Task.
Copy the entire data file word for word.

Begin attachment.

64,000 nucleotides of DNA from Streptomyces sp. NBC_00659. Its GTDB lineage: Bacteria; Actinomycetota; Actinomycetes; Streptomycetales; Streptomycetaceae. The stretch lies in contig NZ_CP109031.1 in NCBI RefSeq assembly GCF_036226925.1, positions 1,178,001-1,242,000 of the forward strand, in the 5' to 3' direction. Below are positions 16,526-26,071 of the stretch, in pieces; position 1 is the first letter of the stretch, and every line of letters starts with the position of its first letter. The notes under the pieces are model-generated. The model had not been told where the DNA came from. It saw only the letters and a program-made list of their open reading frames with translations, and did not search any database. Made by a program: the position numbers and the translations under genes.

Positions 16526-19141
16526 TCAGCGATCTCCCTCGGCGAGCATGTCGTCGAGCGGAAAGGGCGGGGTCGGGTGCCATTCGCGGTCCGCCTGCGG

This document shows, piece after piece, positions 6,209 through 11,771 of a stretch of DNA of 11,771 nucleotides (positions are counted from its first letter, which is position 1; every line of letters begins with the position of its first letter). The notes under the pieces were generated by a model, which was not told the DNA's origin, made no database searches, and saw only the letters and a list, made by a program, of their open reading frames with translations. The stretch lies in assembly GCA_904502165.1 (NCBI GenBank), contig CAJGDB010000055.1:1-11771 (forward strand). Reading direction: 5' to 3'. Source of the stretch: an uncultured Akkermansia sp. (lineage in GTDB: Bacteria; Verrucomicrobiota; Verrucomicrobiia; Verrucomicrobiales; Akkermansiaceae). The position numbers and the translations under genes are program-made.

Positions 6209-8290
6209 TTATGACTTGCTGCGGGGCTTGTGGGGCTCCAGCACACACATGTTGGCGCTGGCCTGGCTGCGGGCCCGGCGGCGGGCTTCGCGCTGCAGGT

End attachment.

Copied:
64,000 nucleotides of DNA from Streptomyces sp. NBC_00659. Its GTDB lineage: Bacteria; Actinomycetota; Actinomycetes; Streptomycetales; Streptomycetaceae. The stretch lies in contig NZ_CP109031.1 in NCBI RefSeq assembly GCF_036226925.1, positions 1,178,001-1,242,000 of the forward strand, in the 5' to 3' direction. Below are positions 16,526-26,071 of the stretch, in pieces; position 1 is the first letter of the stretch, and every line of letters starts with the position of its first letter. The notes under the pieces are model-generated. The model had not been told where the DNA came from. It saw only the letters and a program-made list of their open reading frames with translations, and did not search any database. Made by a program: the position numbers and the translations under genes.

Positions 16526-19141
16526 TCAGCGATCTCCCTCGGCGAGCATGTCGTCGAGCGGAAAGGGCGGGGTCGGGTGCCATTCGCGGTCCGCCTGCGG

This document shows, piece after piece, positions 6,209 through 11,771 of a stretch of DNA of 11,771 nucleotides (positions are counted from its first letter, which is position 1; every line of letters begins with the position of its first letter). The notes under the pieces were generated by a model, which was not told the DNA's origin, made no database searches, and saw only the letters and a list, made by a program, of their open reading frames with translations. The stretch lies in assembly GCA_904502165.1 (NCBI GenBank), contig CAJGDB010000055.1:1-11771 (forward strand). Reading direction: 5' to 3'. Source of the stretch: an uncultured Akkermansia sp. (lineage in GTDB: Bacteria; Verrucomicrobiota; Verrucomicrobiia; Verrucomicrobiales; Akkermansiaceae). The position numbers and the translations under genes are program-made.

Positions 6209-8290
6209 TTATGACTTGCTGCGGGGCTTGTGGGGCTCCAGCACACACATGTTGGCGCTGGCCTGGCTGCGGGCCCGGCGGCGGGCTTCGCGCTGCAGGT